Post by Peter Seager-Thomas on Jun 2, 2012 3:22:48 GMT -5
This is my latest project.
Photo courtesy of the Le Zebre website.
The Delage 2LCV was built to comply with the 2 Litre regulations current at the time, and first ran in 1923 with a 4 cam V12 engine. New cars were built for 1924 where there was some success, and then the cars were further modified, including supercharging for 1925, the first year of the Manufacturers World Championship.
Entered for just 4 championship events, only 3 were attended. A 1st and 2nd in the French GP (Alfa withdrew after the fatal crash of Ascari) was followed by a 1st, 2nd and 3rd at San Sebastian, an event marred by the death of Paul Torchy in the 4th Delage.
The picture shows Torchys car prior to the race.
The model is still in the planning stages really, though the first parts are making some progress. Wheels! Next week should see the arrival of new etches and rims for the scale 21” wheels. These will be of the correct beaded edge type and will be of the ‘see-through’ type, where the spokes (under tension) will actually support the model. Wider than scale rims will be fitted with Carrera Auto Union/Mercedes tyres.
The chassis will initially be in brass and will follow prototype form. The undertray will be in aluminium with the body in fabricated styrene. If all works out, resin will come into the picture.
I’ll probably do another ‘Reference’ thread for the original pictures.
Post by Peter Seager-Thomas on Jun 2, 2012 17:08:21 GMT -5
Here is the format the chassis will almost certainly take.
This chassis was made for a P3 Alfa Romeo. The Delage is similar though the rails should taper just behind the front spring rear mounts.
The front and rear chassis 'cross tubes' will be used, whilst the intermediate tubes will be replaced by motor mounts and prop shaft mount.
One of Chris's Beardog motors will sit just forward of the mid-way position. The recently completed light blue Bugatti has a weight distribution of about 45/55 front and rear which seems fine, so I'll aim for something similar on the Delage.
Post by Chris Wright on Jun 2, 2012 19:02:27 GMT -5
Peter, you raised the bar yet again. I've always wanted to build a vintage car that way, the way the real car was built. I know that when it's completed, along with your fantastic wheels is going to leave even the pro's speechless- well me anyway.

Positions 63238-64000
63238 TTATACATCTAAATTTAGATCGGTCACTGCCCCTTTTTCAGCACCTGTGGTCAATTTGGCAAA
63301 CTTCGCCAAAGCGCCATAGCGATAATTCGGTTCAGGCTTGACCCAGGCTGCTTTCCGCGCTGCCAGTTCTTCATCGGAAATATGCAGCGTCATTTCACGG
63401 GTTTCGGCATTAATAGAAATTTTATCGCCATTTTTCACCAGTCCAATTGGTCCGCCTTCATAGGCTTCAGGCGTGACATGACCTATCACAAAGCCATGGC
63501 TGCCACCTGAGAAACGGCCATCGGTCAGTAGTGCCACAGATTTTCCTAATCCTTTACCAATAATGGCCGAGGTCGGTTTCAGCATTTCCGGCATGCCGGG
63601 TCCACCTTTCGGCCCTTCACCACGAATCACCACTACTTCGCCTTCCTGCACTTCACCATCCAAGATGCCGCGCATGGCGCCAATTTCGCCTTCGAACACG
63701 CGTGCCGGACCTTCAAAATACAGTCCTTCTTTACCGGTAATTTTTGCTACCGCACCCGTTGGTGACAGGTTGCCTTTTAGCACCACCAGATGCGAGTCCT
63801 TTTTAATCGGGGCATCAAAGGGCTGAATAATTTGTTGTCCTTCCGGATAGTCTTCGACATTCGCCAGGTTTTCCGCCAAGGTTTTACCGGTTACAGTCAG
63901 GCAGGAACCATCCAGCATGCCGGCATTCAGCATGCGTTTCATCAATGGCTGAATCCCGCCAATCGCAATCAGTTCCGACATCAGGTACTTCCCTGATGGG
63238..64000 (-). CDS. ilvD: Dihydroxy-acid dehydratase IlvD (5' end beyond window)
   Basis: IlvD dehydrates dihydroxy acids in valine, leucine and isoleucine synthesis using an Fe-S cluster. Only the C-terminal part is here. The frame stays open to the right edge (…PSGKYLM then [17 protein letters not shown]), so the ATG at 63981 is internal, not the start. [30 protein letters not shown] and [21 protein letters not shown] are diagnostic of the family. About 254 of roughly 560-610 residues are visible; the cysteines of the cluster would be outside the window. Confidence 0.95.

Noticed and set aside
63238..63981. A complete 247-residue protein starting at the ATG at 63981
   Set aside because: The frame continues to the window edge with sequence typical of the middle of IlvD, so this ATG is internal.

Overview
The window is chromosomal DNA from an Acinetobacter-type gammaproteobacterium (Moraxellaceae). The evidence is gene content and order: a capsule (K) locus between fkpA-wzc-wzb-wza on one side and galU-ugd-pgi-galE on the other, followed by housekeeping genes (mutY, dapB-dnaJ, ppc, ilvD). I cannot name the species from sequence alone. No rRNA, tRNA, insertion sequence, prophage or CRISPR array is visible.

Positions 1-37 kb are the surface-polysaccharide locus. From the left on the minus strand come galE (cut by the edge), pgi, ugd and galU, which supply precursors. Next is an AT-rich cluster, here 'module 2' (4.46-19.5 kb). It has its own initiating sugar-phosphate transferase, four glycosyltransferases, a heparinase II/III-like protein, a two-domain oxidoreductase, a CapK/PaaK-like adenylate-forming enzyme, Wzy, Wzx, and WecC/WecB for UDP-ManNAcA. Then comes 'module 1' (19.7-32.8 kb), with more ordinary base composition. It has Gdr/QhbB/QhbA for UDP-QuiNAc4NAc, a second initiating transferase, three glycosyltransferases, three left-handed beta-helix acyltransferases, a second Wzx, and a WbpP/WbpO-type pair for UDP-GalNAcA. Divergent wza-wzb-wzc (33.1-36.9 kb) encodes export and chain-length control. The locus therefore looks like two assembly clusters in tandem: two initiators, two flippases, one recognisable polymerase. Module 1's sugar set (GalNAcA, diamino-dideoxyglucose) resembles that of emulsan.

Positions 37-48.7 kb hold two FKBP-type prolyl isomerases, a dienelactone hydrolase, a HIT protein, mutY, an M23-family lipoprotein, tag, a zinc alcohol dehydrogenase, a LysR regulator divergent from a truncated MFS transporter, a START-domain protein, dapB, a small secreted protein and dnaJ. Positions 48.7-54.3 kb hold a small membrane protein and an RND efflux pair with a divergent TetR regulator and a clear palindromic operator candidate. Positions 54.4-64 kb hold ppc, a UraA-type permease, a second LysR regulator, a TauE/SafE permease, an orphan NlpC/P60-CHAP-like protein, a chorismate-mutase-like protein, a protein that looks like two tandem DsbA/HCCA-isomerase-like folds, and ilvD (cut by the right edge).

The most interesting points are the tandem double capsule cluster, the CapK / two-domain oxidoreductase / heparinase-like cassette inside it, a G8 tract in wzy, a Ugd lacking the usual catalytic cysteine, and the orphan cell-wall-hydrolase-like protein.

Post by Peter Seager-Thomas on Jun 3, 2012 5:56:53 GMT -5
I've searched high and low and all of the drawings to be found are obviously based on the same origins, including one in 'blueprint' form.
The number six and the car format shows this drawing to be based on the Albert Divo car from Montlhery in 1925. (It has been said that Divo later took over the Benoist car in which he won the race.)
The tyres (widths) are drawn oversize, and coincidentally the same width as those I will be using. The wheelbase and front track dimensions are in approximately the correct ratio, thus the wheelbase dimension has been used to scale the drawing. The rear track is way out and should be (full sized) 4" narrower than the front. Rear chassis width and rear spring width are about right.
The body is too wide.
The first error which concerns me is the chassis. The original drawn plan view of the chassis shows the taper starting from the front axle line. Photos show this to be wrong, the straight line from the front of the chassis running back to the bonnet side I believe are correct.
Pedantic, yes, but I may as well make the effort to get it right now, rather than wish I had done so at a later date.
Post by Peter Seager-Thomas on Aug 16, 2012 15:08:00 GMT -5
Work has now just about started.
Initial efforts are to be concentrated on the running gear.
The wheels will be based on my 21" open/see through wheels, using the special steel hubs at the rear, and standard aluminium hubs at the front.
The rear assembly must of course permit drive from the axle to the wheels. A special batch of nickel silver etches were made to permit easy (soft) soldering of the centre etch to the steel hub. With this done, the wheel will be jig assembled. Clamping of the hubs to the axles will be done using a brake drum as a clamping ring, coursesy of two opposed 2mm grub screws, the screws being possibly covered by separate finned sleeves. The axle will run in two flanged ball bearings.